Monrovia gains new life under Streaker


The Monrovia Raceway, a kart track located adjacent to the 75-80 Dragway near Carroll County, has had its ups and downs.

When it is operating, the track provides young and old the opportunity to race inexpensively. About four years ago, after a brief revival, the track closed for what many thought was the final time.

As the track sat abandoned, it became evident that it would take someone special to re-open the facility, someone who was dedicated to racing and was willing to put the necessary time and money into it.

Now George Streaker has brought the track back to life, bigger and better than ever. The Sykesville resident has transformed the facility into a first-class operation in less than two years and is attracting competitors every week from a four-state area and beyound.

More than 100 racers are at Monrovia for a weekly show from a 40-mile radius. For special events, they come from throughout the East Coast.

Streaker, a former sprint car driver, wasn't looking for a track to operate. It was just one of those things that happen.

"I heard about the track from a friend and decided to ride by and take a look at it," said Streaker. "The owner, Bill Wilcom, happened to be at the dragstrip and we began talking. The next thing I knew, the track was mine. It was a spur of the moment-type thing. Sort of an impulse like when you buy a car."

Buying a car would have been easier. Streaker has been busy ever since, constantly making improvements and operating the track on weekends. Having his own business, Streaker Construction Company of West Friendship, has helped when it came to making improvements.

"We have re-paved the entire road course and added an oval course, along with new lights," said the 40-year-old Streaker. "The place was pretty bad; we pretty much had to do the whole thing."

Streaker is new to operating a track, but not new to racing. He started going to races as a youngster in the early 60's, helping out as a crew member for sprint car driver Irvin King. As soon as he was old enough and had enough money, Streaker purchased two cars from King and began his own racing career that covered ten years from 1978-1988.

Streaker had a successful career, his best year coming in 1986 when he finished in the top ten in points at Lincoln Speedway. He retired from racing in 1987 when his wife had their first child.

While Streaker never raced again, he has always been involved with the sport in one way or another. "Racing is addictive," said Streaker. "You can never get away from it. People stay involved in different ways. There may be cures for other addictions, but not for racing."

Before Streaker took over Monrovia, he was and still is involved in quarter-midget racing with his son, George Jr. He races at the Quarter-midget club in Hagerstown and has competed in national events in Indianapolis. Despite his busy schedule, Streaker still gets to the sprint races on most weekends and stays in touch with the drivers.

Streaker has made Monrovia a great place for the family. There are between 12 and 14 different classes that cover everyone from 9 years of age to a senior division for adults 35 and over. Classes are divided by age, weight and type of kart and motor.

Many former drivers who raced at Beltsville and Dorsey Speedways are racing karts now, battling one another on the asphalt course they way they did back in the 60s. For others, the low cost of kart racing allows them to live out their fantasy of racing. One can go racing for less than $2,000.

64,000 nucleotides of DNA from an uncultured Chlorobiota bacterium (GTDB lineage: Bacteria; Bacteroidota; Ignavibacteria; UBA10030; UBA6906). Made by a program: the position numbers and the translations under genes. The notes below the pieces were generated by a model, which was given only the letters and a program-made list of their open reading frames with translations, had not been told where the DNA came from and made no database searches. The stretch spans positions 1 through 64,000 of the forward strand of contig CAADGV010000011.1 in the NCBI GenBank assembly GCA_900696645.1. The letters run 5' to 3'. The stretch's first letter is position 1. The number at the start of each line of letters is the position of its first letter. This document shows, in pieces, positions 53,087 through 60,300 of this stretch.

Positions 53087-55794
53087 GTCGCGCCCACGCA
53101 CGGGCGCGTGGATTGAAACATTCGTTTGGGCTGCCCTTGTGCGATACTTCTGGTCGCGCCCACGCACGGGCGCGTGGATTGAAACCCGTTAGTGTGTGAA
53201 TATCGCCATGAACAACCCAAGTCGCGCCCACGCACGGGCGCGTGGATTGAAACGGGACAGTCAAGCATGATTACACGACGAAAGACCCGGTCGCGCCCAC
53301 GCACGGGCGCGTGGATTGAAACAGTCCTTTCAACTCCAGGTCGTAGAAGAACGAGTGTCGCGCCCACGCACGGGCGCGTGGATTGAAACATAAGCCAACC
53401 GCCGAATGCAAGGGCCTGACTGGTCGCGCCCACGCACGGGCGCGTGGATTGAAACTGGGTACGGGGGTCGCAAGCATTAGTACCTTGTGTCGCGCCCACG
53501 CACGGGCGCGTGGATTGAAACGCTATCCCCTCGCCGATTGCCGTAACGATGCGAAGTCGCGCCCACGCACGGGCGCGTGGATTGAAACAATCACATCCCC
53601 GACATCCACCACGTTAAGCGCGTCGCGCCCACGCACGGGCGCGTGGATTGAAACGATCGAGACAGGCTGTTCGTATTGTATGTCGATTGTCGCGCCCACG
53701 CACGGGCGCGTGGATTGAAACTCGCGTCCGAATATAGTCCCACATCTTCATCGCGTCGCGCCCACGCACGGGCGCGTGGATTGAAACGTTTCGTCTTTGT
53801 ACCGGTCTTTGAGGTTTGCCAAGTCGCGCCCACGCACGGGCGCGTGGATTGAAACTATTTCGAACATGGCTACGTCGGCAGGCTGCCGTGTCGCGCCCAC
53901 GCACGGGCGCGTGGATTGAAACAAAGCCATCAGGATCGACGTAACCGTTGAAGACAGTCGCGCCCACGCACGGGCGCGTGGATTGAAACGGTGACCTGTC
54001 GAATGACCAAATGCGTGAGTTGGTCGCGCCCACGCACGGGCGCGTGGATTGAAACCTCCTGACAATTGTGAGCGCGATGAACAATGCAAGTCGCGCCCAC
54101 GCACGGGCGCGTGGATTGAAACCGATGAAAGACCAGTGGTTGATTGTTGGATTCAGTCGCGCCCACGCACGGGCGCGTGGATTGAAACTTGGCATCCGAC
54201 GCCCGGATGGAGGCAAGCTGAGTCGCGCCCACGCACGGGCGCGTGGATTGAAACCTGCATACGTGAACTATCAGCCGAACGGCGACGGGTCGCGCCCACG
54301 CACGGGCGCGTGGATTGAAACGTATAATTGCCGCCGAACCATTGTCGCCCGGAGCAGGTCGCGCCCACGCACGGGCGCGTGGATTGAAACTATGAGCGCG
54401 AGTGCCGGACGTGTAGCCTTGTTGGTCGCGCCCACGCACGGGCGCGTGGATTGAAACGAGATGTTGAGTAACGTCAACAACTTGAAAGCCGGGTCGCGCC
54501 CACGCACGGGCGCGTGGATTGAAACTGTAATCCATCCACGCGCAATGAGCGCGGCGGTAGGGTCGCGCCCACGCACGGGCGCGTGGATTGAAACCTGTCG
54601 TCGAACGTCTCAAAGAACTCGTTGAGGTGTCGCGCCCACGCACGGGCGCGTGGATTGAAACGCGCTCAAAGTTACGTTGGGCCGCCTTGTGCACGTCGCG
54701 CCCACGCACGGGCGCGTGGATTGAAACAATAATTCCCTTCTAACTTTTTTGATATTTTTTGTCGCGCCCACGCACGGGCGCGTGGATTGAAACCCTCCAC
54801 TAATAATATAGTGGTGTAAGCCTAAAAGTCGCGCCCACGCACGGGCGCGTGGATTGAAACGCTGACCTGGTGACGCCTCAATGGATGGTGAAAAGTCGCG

To keep it a family sport, Streaker does not charge general admission, so parents, grandparents and friends can watch the races free. Only the driver and pit crew pay a minimum charge to cover insurance.

Streaker's family helps with the operation. His wife, Alisa, helps with the concession stand and children Shalanei, George Jr. and Harles help wherever they can. George Jr. is expected to follow his father's footsteps in sprint car racing once he finishes quarter-midget racing.

Streaker has enjoyed his labor of love. It brings him great satisfaction seeing so many familes come together and enjoy racing. There are no purses to race for, just trophies. Streaker believes all the family fun would disappear if he started posting a payoff.

Now that Monrovia has been rescued and is operating again, Streaker is not done. He is already planning his next project.

"I would like to build a place where people can race indoors in the winter," he said. "A place where we could have different types of racing each week, just enough for each class to get through the off-season. I would race quarter-midgets one week, karts the next, then motorcycles. That's what I want to do next."

Weekend results

Last weekend, Gary Stuhler of Westminster won two STARS Racing Series events at Cumberland and Winchester Speedways. The week before, Stuhler won the STARS late model event at Williams Grove Speedway. In three races, Stuhler has pocketed over $15,000.

In other racing at Hagerstown Speedway, Kenny Dillon of Owings Mills won the pure stock feature. At Lincoln Speedway, Cris and Darren Eash of Woodbine finished 3-4 in the super sprint feature. Jesse Wentz of Manchester was tenth. Fred Cullum of Hampstead was 10th in the thundercar feature.

At Trail-Way Speedway, Steve Owings of Westminster won the micro-sprint feature. Jerry Parrish of Westminster was third. In the Classic Car feature, Bill Brown of Westminster was second, followed by Duane Fabrick of Hampstead, Glenn Elliott of Westminster and Bill Bollinger of Finksburg. At 75-80 Dragway, Mickey Kappes of Westminster won Class II and Gary Warthen of Mt. Airy won the stteet class.

Pub Date: 5/03/98

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